Mhairi Lintott RN HBScN
Public Health Nurse, Access Winnipeg West
Mhairi Lintott has been nursing for the past 34 years in various provinces, with the last 19 as a Public Health nurse in Winnipeg. She graduated with an honours baccalaureate degree in science from Lakehead University. From there Mhairi has worked in rural Saskatchewan, Northern Manitoba, North Western Ontario, and Nunavut, all of which have been tremendous experiences and has shaped the nurse she is today. Mhairi has enjoyed the challenge of working, most recently, on the centralized Covid-19 team with the WRHA.
Sylvia Camara Tavares RN BN PNC (c), Public Health Nurse, COVID-19 Public Health Team
Sylvia Camara Tavares is a Public Health Nurse with over 20+ years of experience in the Public Health domain and is currently working on the COVID-19 Public Health Team. She graduated with a Baccalaureate in Nursing from the University of Manitoba and began her nursing career at St Boniface Hospital on a high-risk postpartum unit. Sylvia transitioned to Public Health in 2005. During this time, she received her Douglas College Certificate and became a Certified Lactation Consultant.
Sylvia also worked as a SANE (sexual assault nurse examiner) with Health Sciences Centre and worked in Home Care privately with Medox. Sylvia received her Perinatal Nursing Certificate with the Canadian Association of Nurses and completed her Winnipeg Regional Health Authority / Red River College certification in Health Services Leadership & Management in 2016. A self-professed people-person, Sylvia is passionate about community health, and more importantly, how she can make her community a better place.
Tanya Horton, RN BN, Communicable Disease Coordinator CD & Immunization Program
Tanya Horton has worked in varied Public Health Nursing areas for more than 20 years, with a passion for communicable diseases throughout. The first half of her career was spent in British Columbia, followed by a return to Manitoba with nearly a decade supporting Winnipeg's Inkster community.
Her most recent achievement is as a Communicable Disease Control Coordinator within the Winnipeg Region which she has held for just over a year. Her role provides regional and Population and Public Health program leadership in immunization and the prevention and management of communicable diseases and outbreaks within the Winnipeg Health Region.
Three community-based nurses shared their time with us to outline their regular work and how that’s changed and aligned to the effort to contain COVID-19.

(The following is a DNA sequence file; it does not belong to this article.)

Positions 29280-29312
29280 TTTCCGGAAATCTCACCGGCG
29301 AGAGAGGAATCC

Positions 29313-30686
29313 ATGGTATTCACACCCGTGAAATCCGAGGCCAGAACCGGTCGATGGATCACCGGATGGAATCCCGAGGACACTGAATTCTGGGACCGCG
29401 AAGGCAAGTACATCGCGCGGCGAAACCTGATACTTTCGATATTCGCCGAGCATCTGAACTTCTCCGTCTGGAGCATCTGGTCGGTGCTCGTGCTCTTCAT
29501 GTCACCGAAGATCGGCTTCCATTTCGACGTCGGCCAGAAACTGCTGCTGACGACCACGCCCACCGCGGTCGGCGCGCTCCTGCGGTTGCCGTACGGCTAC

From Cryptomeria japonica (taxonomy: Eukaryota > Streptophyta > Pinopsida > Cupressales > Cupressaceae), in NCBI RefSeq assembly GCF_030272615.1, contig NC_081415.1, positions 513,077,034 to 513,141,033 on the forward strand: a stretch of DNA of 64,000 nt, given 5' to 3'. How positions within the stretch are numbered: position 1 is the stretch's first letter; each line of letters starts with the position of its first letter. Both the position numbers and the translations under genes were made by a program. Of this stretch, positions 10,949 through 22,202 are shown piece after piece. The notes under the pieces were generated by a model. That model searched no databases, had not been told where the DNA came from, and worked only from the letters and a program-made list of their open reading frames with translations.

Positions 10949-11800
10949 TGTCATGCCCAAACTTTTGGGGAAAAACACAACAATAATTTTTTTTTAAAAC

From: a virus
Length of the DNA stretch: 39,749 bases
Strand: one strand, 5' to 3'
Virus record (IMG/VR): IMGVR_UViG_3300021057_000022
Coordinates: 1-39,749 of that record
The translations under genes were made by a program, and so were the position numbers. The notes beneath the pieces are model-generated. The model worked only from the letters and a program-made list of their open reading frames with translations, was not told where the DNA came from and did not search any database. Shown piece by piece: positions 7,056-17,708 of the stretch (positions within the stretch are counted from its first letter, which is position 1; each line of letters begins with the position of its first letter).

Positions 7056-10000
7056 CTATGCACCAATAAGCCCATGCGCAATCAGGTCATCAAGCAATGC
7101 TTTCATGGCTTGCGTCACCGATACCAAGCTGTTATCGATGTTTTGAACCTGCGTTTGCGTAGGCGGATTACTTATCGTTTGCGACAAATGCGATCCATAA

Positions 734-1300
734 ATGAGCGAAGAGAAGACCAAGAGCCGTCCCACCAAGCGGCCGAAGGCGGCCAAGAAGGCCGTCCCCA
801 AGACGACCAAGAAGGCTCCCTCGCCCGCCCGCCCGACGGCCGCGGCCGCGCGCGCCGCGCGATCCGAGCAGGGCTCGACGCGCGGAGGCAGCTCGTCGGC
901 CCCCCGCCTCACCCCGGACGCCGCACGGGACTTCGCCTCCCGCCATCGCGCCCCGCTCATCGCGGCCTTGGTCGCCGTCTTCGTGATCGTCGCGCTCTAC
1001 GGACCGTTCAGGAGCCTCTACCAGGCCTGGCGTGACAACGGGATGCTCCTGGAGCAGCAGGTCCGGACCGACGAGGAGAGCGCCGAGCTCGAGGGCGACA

Their usual work includes crucial building blocks of population and public health like healthy children and youth, healthy sexuality and harm reduction, immunization, Indigenous health promotion and communicable disease prevention and management.
The World Health Organization outlines five strategic actions to contain a pandemic, the third is “Intensify rapid containment operations” and this is where these nurses in the community have been directing much of their effort. Their rapid collection of information to minimize transmission and spread can’t be emphasized enough. The COVID-19 team of nurses in community quickly grew from 6 to 12 public health nurses plus additional communicable disease coordinators, travel health nurses, administration and casual staff.
The case investigation interviews these nurses perform are lengthy. They must assess the client, provide education about isolation, monitoring and recovery and then complete the contact tracing. The expectation is that they will have spoken with each of the contacts within 24 hours of receiving the initial positive COVID-19 result. This has been as quick as no contacts and as drawn out as 30 contacts for them to connect with.
As this workload mounted the Provincial Call Centre was created and some of the screening work was diverted allowing the public health nurses to concentrate on active daily monitoring, case investigations and other core public health work.
That core work has changed too. All of the groups they facilitate (Healthy Baby, breastfeeding & nutrition etc.) have stopped as have school-based immunization programs. They have modified other programs including postpartum follow ups by phone, dropping off scales and providing guidance by phone so families can monitor infant weights. If they do need to enter a home, they do as much of their work as is possible by phone to minimize time inside the home and wear personal protective equipment at every visit.
Question and answer